Introduction: Adjuvant chemotherapy in non-small cell lung cancer (NSCLC) has become a new standard of care. This study examines the uptake patterns for adjuvant chemotherapy outside of clinical trials.
Methods: A retrospective study of all patients diagnosed with NSCLC in the year 2005 who underwent curative-intent surgery in Nova Scotia, Canada was conducted. Logistic regression models and discriminant function analyses were employed to identify cofactors associated with referral to medical oncology and/or utilization of adjuvant chemotherapy.
Results: Of 540 patients with NSCLC, 108 underwent curative-intent surgery (67% lobectomy; 15% pneumonectomy; 19% wedge resection) for NSCLC (39% IA; 24% IB; 25% II; 14% III). Referral to medical oncology was observed in 44% (47 of 108) of all patients including 73% (30 of 41) of those with stage II-III. Adjuvant chemotherapy utilization was observed in 62% (29 of 47) of those referred including 73% (22 of 30) of those with stage II-III. Overall, 27% (29 of 108) of all patients received adjuvant chemotherapy, including 54% (22 of 41) of those with stage II-III. Higher uptake was significantly associated with age (younger versus older), stage (II/III versus I), and surgery type (pneumonectomy versus wedge). Weaker associations were observed with other cofactors including surgeon, health center, mean household income, and surgery-medical oncologist consult timeline.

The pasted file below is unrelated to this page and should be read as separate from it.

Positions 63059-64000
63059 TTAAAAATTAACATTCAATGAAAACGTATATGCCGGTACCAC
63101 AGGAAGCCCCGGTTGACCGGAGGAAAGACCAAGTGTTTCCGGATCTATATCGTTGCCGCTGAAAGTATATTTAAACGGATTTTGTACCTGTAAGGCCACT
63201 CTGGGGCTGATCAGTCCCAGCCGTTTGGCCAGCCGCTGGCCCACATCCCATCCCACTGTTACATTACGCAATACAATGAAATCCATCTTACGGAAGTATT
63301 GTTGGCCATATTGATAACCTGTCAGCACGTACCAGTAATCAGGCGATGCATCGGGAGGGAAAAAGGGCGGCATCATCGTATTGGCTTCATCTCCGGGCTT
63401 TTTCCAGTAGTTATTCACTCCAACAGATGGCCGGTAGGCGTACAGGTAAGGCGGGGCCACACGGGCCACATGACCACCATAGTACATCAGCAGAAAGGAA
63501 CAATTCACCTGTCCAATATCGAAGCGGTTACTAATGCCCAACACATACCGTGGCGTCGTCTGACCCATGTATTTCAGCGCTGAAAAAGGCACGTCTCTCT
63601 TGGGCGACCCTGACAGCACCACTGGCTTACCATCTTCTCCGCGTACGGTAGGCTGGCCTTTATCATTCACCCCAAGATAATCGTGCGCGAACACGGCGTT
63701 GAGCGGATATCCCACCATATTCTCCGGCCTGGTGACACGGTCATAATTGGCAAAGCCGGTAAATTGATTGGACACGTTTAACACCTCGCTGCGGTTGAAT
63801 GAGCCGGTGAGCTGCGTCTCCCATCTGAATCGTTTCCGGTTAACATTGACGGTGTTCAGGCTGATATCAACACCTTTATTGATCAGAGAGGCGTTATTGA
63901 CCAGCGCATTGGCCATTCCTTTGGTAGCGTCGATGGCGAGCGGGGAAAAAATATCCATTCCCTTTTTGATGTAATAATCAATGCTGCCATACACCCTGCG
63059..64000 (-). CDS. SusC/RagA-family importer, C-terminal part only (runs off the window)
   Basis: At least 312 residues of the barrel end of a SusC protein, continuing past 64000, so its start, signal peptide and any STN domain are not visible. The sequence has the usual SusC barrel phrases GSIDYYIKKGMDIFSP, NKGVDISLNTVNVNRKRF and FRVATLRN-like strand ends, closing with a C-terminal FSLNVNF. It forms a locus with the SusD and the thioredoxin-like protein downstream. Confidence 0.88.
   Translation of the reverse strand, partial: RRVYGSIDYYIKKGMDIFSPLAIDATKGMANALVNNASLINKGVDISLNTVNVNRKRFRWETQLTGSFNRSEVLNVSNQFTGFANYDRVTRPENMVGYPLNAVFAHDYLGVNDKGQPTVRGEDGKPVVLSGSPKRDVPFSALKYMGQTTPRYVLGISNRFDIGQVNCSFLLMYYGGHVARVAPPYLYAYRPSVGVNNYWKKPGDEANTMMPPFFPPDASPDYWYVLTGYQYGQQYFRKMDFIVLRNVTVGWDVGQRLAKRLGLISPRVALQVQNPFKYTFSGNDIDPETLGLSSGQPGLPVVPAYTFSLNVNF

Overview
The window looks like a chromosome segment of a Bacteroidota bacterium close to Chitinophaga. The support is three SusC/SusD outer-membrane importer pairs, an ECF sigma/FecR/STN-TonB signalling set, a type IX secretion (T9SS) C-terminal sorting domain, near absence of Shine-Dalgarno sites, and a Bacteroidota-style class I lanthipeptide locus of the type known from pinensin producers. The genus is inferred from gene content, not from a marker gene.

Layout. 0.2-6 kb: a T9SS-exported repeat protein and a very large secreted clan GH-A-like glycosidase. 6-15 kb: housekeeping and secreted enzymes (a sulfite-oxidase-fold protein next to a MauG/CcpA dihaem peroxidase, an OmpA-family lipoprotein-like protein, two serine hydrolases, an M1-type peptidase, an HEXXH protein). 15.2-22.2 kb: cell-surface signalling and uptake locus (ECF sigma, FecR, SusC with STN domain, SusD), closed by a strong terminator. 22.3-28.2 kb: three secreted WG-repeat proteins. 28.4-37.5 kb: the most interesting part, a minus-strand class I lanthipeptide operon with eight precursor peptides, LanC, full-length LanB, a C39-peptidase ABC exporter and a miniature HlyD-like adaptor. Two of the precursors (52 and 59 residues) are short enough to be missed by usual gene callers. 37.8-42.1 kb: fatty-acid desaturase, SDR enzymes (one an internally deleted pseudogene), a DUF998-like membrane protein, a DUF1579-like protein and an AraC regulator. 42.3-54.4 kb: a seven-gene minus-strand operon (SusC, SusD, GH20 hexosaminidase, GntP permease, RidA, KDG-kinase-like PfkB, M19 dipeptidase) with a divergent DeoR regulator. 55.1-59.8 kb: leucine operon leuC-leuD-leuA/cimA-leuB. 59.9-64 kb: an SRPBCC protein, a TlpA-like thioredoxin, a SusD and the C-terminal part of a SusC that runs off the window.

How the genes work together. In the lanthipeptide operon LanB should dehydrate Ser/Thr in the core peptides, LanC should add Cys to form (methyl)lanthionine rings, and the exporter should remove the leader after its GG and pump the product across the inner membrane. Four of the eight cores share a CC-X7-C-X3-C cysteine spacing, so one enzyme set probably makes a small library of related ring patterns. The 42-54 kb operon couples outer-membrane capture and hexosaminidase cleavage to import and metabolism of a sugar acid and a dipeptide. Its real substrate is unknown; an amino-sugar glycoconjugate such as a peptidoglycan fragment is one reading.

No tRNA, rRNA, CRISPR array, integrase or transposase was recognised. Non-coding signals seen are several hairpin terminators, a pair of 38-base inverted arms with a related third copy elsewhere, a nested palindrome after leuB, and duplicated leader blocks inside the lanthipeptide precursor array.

Conclusions: The uptake of adjuvant chemotherapy in patients with resected NSCLC outside of clinical trials is low overall, but is higher among younger patients and those with more advanced stages. These uptake patterns may allow future planning of health resource utilization and/or improvement of chemotherapy utilization rates.